The efficient analysis and representation of person-related information is one of the most important challenges for human social perception. Faces, for instance, inform us about a large variety of socially relevant information including a person´s identity, emotions, gender, age, ethnic background or focus of attention. Cognitive models of face perception acknowledge a degree of functional independence between these different aspects of perception, each of which may be mediated by different types of “diagnostic” information in the stimulus. Cognitive neuroscience is beginning to reveal the neural mechanisms that underlie face perception, but there has been little work on integrating those data with models from cognitive and social psychology. The present applicants have begun to successfully collaborate on this integrative view. In this Research Unit, we will combine a multilevel methodological approach to promote a unified theory of the psychological and neural bases of person perception. In a closely coordinated research programme, we will investigate i) basic perceptual processes, ii) the processing of social and emotional information about people, and iii) person perception in specific populations.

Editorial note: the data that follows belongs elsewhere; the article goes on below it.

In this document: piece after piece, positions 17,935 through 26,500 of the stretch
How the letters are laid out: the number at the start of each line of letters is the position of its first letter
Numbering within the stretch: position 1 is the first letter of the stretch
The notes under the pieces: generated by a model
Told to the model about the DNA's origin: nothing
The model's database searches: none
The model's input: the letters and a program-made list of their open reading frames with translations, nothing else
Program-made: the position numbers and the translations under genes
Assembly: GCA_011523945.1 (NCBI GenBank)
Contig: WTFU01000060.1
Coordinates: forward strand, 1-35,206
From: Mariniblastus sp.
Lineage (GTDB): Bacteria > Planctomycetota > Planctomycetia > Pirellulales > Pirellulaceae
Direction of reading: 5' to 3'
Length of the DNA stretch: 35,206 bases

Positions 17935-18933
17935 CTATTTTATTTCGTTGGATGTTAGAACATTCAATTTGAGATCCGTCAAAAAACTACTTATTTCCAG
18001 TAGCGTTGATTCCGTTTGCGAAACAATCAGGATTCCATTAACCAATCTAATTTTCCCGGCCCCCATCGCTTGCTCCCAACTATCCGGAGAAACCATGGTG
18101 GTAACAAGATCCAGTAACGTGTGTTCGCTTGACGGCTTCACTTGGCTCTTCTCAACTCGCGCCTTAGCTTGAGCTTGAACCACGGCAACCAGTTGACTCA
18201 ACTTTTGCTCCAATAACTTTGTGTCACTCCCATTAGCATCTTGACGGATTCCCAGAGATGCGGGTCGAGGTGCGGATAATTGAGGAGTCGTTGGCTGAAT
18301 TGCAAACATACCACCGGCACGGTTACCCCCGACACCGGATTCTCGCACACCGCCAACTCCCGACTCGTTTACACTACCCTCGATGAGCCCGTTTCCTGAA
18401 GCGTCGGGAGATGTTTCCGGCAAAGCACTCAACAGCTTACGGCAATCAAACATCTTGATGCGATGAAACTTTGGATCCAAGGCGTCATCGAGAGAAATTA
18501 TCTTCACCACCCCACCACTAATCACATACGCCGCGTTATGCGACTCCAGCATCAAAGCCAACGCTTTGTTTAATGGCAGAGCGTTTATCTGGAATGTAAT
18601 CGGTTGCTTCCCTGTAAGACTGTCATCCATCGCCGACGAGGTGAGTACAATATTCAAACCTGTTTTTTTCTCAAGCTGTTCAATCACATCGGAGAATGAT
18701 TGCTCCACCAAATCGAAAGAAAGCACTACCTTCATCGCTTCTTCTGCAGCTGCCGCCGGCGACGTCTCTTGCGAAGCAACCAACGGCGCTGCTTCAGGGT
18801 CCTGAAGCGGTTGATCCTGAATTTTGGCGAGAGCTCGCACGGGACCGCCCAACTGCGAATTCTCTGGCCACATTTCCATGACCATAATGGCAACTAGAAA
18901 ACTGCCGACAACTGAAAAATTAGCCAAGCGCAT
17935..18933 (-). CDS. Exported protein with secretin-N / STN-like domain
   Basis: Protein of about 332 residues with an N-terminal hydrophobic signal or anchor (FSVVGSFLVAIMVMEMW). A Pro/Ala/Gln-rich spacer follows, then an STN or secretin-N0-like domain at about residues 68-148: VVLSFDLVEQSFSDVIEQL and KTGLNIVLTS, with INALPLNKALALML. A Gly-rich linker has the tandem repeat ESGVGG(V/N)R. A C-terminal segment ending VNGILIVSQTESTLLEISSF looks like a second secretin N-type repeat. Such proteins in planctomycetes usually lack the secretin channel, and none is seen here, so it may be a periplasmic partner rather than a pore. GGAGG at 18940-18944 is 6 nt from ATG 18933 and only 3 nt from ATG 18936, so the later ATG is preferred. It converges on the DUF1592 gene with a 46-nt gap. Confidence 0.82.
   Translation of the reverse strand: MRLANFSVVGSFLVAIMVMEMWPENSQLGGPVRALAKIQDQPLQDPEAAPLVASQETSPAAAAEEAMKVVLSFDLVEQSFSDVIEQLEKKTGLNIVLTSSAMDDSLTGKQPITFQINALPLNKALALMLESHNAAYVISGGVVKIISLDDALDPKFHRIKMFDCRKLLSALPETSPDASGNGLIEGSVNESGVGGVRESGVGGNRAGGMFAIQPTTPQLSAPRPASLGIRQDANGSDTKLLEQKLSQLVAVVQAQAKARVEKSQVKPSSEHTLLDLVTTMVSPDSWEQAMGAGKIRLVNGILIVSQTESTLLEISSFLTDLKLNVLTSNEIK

Examining the transient effects of previous experience with faces has been particularly influential for cognitive models of face perception. While research on priming, and more recently on adaptation, is shaping theories about the neural mechanisms and representations involved in various aspects of face perception, the precise relationship between these two phenomena remains to be determined. A highly relevant open issue is face learning – the question how perceptual and neural mechanisms create stable representations for initially unfamiliar faces. The voice – which carries a wealth of nonverbal social information similar to faces – has received little scientific attention in the past. Current research thus needs to reflect the importance of auditory person perception. Dynamic multimodal information from faces and voices is often combined to shape our perception of identity or social group membership (e.g., gender, ethnicity, region). Faces and voices also can be highly potent emotional stimuli which may be processed even in the absence of attention. Moreover, people differ in physical attractiveness, a powerful variable for sexual partner preference. Person perception and memory for elderly people may become more prevalent in the future as a result of demographic changes. Finally, dramatic impairments in person perception can occur in specific conditions such as congenital prosopagnosia, an inability to identify faces of familiar people.